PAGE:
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When you are running your own business, it is important that you remain as professional as you at all times. If you drop the ball even for one second, it could have negative consequences for your business. Bad habits, in particular, can bring your business down if you let them, and since I’m sure you don’t want that to happen, let’s take a look at some of the bad habits that are most likely to ruin your business…

Procrastination

If you are a procrastinator, you will constantly be putting off important jobs like filing the accounts or calling up the suppliers to arrange a better deal in favor of less important tasks like answering routine emails and organizing your filing cabinet. This is very unlikely to help you grow a successful business going forward, so if you are a classic procrastinator, it may be time to start developing strategies to help you get things done.

Technophobia

If you are running a business in the 21st Century, then you need to be able to use technology like this integrated hospital contract management software and this accounting software with ease. If you cannot and do not want to use technology then your business will be fr less accurate and efficient than it could be and your company will undoubtedly suffer, and be beaten by the competition, as a result. Even if it means taking a computer class, get to grips with the latest tech and let your business thrive. 

Laziness

It almost goes without saying that if you are lazy, you are unlikely to build a successful business. When you look at the most successful entrepreneurs from Richard Branson to Elon Musk, one thing they all have in common is drive. If you’re lazy, you’ll miss deadlines, put off wining and dining clients, do sloppy work at the last minute and ultimately put clients off working with you again in the future. Laziness is simply not a habit you can afford to have.

Bad manners

If you have bad manners and a lack of social skills, whether you realize it or not, you will turn people off. They will come to consider you as rude and that is the last thing you want to happen because, in order to be successful in business, you need to be able to network effectively and build meaningful connections with clients, employees, and other prominent business people. These days you can take classes in etiquette and social skills, particularly for business, so there is no excuse not to behave appropriately in any given situation even if it does not always come naturally to you.

Arrogance

If you are arrogant in business, you will ignore suggestions from employees who may have a lot to offer; you will ignore bad refires from customers and you will not be able to prevent yourself from micromanaging every aspect of your business. Basically, you will run your business into the ground while thinking all is rosy and that is not a good position to be in.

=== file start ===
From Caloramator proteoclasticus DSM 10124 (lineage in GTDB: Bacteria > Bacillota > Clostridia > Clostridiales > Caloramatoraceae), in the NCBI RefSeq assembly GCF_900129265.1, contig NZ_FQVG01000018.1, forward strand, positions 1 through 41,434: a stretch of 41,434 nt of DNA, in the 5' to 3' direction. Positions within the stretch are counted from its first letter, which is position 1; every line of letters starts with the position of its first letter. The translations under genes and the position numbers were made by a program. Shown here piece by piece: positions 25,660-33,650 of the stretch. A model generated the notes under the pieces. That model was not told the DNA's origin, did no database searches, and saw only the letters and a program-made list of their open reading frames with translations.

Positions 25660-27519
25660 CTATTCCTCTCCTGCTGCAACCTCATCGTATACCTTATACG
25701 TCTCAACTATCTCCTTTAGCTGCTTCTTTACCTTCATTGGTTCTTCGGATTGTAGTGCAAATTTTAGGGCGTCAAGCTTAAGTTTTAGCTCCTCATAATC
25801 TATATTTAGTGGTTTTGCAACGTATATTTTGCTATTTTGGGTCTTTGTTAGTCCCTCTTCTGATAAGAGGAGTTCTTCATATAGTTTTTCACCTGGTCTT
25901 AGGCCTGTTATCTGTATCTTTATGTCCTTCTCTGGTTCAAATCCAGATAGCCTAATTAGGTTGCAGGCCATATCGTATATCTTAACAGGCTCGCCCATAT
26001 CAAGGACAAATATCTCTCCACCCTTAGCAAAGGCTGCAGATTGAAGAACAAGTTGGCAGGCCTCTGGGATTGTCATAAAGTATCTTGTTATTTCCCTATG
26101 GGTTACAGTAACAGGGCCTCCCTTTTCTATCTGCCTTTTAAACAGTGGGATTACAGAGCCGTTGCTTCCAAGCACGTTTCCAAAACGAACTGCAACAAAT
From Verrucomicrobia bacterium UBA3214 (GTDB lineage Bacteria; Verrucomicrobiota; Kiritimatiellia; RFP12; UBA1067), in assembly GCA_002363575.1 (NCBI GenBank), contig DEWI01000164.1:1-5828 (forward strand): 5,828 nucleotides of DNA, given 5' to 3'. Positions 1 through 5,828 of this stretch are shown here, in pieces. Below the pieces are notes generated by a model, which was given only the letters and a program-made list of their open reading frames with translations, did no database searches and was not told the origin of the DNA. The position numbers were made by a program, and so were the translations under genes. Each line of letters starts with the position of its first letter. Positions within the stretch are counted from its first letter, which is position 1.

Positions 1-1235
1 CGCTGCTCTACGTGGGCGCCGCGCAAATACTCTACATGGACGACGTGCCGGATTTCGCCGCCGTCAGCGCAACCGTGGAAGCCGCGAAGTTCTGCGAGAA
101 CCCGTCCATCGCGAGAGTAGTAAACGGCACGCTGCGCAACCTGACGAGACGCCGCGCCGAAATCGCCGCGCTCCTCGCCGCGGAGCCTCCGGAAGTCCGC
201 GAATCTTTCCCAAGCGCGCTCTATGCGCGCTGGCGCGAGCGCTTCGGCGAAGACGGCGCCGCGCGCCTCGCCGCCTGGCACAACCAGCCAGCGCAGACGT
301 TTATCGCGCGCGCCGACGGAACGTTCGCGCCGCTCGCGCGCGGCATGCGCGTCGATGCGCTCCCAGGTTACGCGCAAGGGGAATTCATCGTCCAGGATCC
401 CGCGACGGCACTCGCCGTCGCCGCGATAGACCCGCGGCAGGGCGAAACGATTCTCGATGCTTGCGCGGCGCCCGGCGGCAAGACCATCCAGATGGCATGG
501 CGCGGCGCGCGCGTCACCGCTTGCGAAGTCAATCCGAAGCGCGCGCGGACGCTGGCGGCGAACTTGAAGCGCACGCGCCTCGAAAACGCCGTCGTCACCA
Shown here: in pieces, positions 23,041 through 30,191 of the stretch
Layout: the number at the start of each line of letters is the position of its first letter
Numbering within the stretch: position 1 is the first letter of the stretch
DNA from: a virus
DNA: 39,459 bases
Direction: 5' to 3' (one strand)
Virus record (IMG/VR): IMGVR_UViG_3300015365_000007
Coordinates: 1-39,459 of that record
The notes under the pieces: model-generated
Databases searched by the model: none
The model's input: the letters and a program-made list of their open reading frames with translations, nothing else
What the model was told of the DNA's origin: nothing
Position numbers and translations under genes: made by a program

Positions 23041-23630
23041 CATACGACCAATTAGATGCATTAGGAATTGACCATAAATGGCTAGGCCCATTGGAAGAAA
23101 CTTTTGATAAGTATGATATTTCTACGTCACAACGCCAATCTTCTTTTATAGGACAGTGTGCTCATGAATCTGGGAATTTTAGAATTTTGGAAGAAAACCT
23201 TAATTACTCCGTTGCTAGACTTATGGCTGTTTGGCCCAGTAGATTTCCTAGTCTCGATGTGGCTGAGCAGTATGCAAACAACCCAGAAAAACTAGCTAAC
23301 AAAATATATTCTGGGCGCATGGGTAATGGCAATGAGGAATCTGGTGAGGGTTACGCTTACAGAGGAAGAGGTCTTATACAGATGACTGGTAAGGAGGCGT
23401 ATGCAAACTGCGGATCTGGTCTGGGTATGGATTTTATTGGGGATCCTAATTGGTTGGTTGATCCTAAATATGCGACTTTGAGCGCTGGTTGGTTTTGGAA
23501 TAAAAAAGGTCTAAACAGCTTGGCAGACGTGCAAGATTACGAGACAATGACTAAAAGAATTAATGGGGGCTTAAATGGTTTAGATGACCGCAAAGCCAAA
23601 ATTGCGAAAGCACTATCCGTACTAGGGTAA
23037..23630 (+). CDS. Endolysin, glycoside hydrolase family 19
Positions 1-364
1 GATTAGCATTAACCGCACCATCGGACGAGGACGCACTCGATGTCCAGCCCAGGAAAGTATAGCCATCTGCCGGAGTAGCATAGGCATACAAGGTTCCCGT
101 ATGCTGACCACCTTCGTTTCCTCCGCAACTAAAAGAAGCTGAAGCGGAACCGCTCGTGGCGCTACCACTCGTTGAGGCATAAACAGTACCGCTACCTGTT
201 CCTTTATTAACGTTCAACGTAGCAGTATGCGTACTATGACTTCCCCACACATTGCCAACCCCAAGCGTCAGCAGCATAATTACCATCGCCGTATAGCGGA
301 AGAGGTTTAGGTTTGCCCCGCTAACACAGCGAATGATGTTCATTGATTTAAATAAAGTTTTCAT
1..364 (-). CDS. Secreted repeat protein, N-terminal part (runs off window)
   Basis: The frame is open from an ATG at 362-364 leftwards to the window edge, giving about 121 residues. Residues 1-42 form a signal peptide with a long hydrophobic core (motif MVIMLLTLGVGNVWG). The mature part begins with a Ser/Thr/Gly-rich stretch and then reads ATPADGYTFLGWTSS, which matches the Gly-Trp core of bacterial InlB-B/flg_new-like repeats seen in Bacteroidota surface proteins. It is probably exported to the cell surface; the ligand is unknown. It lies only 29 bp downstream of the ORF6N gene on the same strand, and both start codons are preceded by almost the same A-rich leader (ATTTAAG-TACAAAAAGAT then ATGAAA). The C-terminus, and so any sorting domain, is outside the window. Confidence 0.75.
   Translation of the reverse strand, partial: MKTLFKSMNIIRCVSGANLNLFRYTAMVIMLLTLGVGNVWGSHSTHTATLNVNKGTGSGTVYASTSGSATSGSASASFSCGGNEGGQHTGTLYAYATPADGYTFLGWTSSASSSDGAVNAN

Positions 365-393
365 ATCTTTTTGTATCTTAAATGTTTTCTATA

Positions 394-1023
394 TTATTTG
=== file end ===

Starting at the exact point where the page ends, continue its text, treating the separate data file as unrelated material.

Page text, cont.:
How To Rebuild Your Small Business After COVID-19

While the short-term prognosis for small companies differs significantly by sector, it’s critical to anticipate what recovery mode will look like once the economy returns to normalcy – or creates a new normal. Having a plan in place for following COVID-19 may help you be ready to hit the ground running and rebuild. If you’re not sure what your coronavirus escape strategy should be, this article may help you get back on track.

Photo by Tim Mossholder from Pexels

Assess The Financial Damage 

The first step in establishing a COVID-19 rebuilding strategy is assessing the extent to which your small business has been impacted.

There are many layers to examine, starting with hard numbers. It’s an excellent time to update your accounting records, such as cash flow or profit and loss statements, if you haven’t done so lately. You may then compare them to prior year’s statistics to see how much your business has decreased. And it’s possible that the damage isn’t as bad as you think.

Aside from the basic statistics related to sales, earnings, and cash flow, examine how your company has been impacted in other ways. For example, if you’ve had to lay off some or all of your workers, you’ll need to account for this in your rebuilding strategy. If you have reduced your advertising and marketing budget, or if some of your clients have moved to rivals, you must account for these factors while identifying financial resources to assist you in recovering.

Revamp Your Budget 

You may have to spend money in the aftermath of the COVID-19 epidemic before you can earn money. For example, you might need to spend money on recruiting and training new workers, as well as rehiring those who were laid off. Inventory may need to be bought, and your advertising budget may need to be increased again to begin generating new buzz.

You should have a solid grasp of what you need to plan for and what you can remove as part of your coronavirus regeneration to make the most of the income you do have. The goal is to reduce financial waste and make your operational budget as tight as possible so that when the chance to invest in growth presents itself, you can seize it. Using OKR training to understand more about your goals is crucial, as this will help you see exactly which direction to go in. 

Rewrite Your Business Plan 

Your company model may have functioned very well before COVID-19, but getting out of it may need some fine-tuning. You might need to think about how your company can pivot to adapt to a new normal. For example, if you previously depended on foot traffic to a physical store for sales, you might now need to consider a digital expansion to meet the increasing number of individuals who shop from home.

Analyzing how the coronavirus epidemic has impacted your whole business is also beneficial. When examining your rivals and the industry as a whole, pay attention to trends and concentrate on identifying opportunities. Finding a gap or need that your company can serve that has been overlooked up until now may be important to recovering and growing your client base in the future.